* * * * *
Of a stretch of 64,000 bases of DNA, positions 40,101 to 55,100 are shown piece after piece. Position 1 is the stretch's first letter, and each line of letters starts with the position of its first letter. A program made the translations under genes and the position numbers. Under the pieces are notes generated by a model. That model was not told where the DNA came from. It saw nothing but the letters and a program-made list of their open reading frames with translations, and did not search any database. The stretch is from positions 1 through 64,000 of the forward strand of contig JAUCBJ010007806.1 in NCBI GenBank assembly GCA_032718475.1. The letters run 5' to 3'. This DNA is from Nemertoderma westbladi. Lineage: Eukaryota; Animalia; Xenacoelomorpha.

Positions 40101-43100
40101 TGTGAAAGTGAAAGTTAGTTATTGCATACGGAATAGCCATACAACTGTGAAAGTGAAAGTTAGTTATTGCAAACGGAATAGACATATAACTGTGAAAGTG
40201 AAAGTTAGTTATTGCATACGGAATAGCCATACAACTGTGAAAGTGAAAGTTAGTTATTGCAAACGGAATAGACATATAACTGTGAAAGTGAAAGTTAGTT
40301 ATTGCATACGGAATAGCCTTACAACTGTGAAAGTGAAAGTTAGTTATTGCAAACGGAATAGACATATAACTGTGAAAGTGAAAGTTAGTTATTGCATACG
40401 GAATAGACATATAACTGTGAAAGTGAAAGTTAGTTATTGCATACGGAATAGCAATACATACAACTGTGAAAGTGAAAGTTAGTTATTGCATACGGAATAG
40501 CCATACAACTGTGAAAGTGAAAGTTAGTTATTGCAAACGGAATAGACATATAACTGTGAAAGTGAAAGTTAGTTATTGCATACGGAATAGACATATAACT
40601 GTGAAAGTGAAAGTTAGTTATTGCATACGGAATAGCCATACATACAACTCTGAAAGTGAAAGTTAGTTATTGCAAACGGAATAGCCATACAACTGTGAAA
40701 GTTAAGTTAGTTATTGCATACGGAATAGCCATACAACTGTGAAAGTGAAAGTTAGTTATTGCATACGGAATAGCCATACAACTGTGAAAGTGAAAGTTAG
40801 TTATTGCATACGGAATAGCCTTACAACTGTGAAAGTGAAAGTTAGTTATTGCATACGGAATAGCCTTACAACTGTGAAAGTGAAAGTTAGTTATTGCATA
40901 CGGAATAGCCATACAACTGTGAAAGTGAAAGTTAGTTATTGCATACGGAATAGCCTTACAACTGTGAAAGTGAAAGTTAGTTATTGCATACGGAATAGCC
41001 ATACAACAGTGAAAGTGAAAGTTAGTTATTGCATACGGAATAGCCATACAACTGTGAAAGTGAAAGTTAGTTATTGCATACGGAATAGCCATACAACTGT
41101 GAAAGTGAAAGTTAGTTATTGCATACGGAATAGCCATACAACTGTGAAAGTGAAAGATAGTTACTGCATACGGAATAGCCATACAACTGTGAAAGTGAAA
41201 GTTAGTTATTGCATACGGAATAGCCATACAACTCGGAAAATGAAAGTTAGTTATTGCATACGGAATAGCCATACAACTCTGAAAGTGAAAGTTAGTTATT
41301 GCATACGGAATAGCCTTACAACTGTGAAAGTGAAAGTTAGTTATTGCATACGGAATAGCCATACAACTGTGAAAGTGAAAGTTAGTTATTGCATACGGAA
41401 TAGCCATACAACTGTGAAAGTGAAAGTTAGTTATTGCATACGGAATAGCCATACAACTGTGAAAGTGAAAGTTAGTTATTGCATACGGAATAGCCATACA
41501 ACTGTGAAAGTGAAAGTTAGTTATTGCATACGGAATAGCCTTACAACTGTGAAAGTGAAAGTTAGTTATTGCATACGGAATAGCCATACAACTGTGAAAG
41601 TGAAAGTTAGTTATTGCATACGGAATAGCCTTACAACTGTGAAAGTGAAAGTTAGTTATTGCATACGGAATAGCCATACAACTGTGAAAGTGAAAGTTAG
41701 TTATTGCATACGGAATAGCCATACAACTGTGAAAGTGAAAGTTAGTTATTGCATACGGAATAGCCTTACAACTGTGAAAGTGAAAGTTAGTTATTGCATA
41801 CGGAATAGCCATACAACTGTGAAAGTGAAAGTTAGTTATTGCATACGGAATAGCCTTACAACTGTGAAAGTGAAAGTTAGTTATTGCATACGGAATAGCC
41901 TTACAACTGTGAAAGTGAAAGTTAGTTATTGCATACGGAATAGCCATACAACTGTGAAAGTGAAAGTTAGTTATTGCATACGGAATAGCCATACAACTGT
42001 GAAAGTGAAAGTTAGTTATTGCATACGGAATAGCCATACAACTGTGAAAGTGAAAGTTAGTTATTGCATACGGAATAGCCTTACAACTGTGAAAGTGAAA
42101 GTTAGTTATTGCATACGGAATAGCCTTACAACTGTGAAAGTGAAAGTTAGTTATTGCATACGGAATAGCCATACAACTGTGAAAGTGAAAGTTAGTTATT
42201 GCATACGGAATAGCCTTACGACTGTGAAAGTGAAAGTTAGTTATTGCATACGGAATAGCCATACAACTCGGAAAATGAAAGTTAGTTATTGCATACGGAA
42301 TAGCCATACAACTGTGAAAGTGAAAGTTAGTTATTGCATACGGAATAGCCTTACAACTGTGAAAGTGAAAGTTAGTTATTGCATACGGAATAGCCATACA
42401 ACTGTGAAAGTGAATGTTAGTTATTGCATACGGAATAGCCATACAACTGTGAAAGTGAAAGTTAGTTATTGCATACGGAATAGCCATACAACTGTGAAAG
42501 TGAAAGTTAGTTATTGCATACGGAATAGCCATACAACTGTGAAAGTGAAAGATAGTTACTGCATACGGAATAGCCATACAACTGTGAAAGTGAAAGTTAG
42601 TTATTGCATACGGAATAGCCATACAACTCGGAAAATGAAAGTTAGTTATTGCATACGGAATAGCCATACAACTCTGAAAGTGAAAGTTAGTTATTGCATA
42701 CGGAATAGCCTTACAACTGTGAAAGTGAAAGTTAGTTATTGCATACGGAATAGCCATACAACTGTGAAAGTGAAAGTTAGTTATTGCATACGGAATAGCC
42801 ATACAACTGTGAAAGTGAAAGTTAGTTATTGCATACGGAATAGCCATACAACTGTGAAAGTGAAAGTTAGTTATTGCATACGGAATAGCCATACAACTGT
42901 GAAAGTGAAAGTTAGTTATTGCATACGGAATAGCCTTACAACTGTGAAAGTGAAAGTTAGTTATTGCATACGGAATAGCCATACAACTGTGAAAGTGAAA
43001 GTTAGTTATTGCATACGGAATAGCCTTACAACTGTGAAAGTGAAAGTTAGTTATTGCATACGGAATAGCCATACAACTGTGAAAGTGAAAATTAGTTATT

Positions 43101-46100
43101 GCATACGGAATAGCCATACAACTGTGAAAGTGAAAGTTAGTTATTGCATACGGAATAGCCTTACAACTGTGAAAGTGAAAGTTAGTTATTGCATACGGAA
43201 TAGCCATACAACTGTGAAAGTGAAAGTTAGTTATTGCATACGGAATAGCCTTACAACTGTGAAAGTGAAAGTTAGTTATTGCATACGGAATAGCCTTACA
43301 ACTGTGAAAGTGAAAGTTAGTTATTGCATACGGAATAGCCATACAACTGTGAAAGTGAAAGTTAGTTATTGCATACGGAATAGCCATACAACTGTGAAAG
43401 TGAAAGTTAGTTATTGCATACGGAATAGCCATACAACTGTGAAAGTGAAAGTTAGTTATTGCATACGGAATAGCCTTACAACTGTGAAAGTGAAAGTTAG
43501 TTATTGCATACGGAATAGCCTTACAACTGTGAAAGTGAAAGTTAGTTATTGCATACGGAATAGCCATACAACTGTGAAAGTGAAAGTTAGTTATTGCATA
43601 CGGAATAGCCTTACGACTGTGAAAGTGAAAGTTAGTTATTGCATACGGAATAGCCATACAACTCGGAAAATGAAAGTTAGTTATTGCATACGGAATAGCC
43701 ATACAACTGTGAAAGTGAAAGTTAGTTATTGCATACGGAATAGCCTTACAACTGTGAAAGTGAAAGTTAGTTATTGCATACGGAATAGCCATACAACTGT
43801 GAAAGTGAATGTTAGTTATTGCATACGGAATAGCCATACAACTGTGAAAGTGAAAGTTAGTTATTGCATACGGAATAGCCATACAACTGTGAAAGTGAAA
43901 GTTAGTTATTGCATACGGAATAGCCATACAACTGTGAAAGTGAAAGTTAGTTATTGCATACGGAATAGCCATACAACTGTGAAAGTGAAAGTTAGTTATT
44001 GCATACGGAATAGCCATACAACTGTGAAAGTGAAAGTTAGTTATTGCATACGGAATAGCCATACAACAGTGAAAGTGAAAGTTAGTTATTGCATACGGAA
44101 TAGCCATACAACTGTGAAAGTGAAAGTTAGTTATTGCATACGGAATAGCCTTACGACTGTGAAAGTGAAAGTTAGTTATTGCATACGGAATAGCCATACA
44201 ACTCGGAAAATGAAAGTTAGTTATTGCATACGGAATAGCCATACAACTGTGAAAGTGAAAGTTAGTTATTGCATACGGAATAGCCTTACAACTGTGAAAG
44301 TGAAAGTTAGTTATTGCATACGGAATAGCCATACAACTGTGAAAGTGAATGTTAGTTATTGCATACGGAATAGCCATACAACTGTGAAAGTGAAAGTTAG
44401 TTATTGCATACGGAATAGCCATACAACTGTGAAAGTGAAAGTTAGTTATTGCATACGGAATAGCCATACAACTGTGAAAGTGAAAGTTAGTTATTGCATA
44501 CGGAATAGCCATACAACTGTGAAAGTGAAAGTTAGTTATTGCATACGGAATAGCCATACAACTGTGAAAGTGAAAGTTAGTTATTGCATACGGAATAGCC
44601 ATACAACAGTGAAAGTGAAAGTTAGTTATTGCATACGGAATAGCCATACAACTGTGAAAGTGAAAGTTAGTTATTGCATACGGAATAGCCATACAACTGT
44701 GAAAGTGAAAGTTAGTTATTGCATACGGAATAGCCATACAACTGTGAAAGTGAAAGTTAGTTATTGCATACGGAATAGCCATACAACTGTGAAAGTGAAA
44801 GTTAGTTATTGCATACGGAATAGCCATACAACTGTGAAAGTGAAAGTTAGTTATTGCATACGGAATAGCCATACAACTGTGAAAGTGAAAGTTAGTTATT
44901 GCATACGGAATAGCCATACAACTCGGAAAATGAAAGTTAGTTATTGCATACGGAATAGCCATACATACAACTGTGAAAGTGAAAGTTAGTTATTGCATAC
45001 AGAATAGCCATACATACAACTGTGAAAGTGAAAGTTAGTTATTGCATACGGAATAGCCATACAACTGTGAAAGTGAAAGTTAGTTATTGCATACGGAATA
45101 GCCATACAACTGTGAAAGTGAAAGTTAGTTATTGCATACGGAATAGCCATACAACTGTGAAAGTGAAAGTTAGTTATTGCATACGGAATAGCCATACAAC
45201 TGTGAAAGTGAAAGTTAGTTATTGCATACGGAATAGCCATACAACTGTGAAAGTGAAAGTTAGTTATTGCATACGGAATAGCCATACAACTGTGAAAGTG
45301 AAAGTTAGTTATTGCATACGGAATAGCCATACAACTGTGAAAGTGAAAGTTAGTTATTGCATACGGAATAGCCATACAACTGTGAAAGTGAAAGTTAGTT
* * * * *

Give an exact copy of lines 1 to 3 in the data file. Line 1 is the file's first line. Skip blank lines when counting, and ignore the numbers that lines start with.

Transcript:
Of a stretch of 64,000 bases of DNA, positions 40,101 to 55,100 are shown piece after piece. Position 1 is the stretch's first letter, and each line of letters starts with the position of its first letter. A program made the translations under genes and the position numbers. Under the pieces are notes generated by a model. That model was not told where the DNA came from. It saw nothing but the letters and a program-made list of their open reading frames with translations, and did not search any database. The stretch is from positions 1 through 64,000 of the forward strand of contig JAUCBJ010007806.1 in NCBI GenBank assembly GCA_032718475.1. The letters run 5' to 3'. This DNA is from Nemertoderma westbladi. Lineage: Eukaryota; Animalia; Xenacoelomorpha.

Positions 40101-43100
40101 TGTGAAAGTGAAAGTTAGTTATTGCATACGGAATAGCCATACAACTGTGAAAGTGAAAGTTAGTTATTGCAAACGGAATAGACATATAACTGTGAAAGTG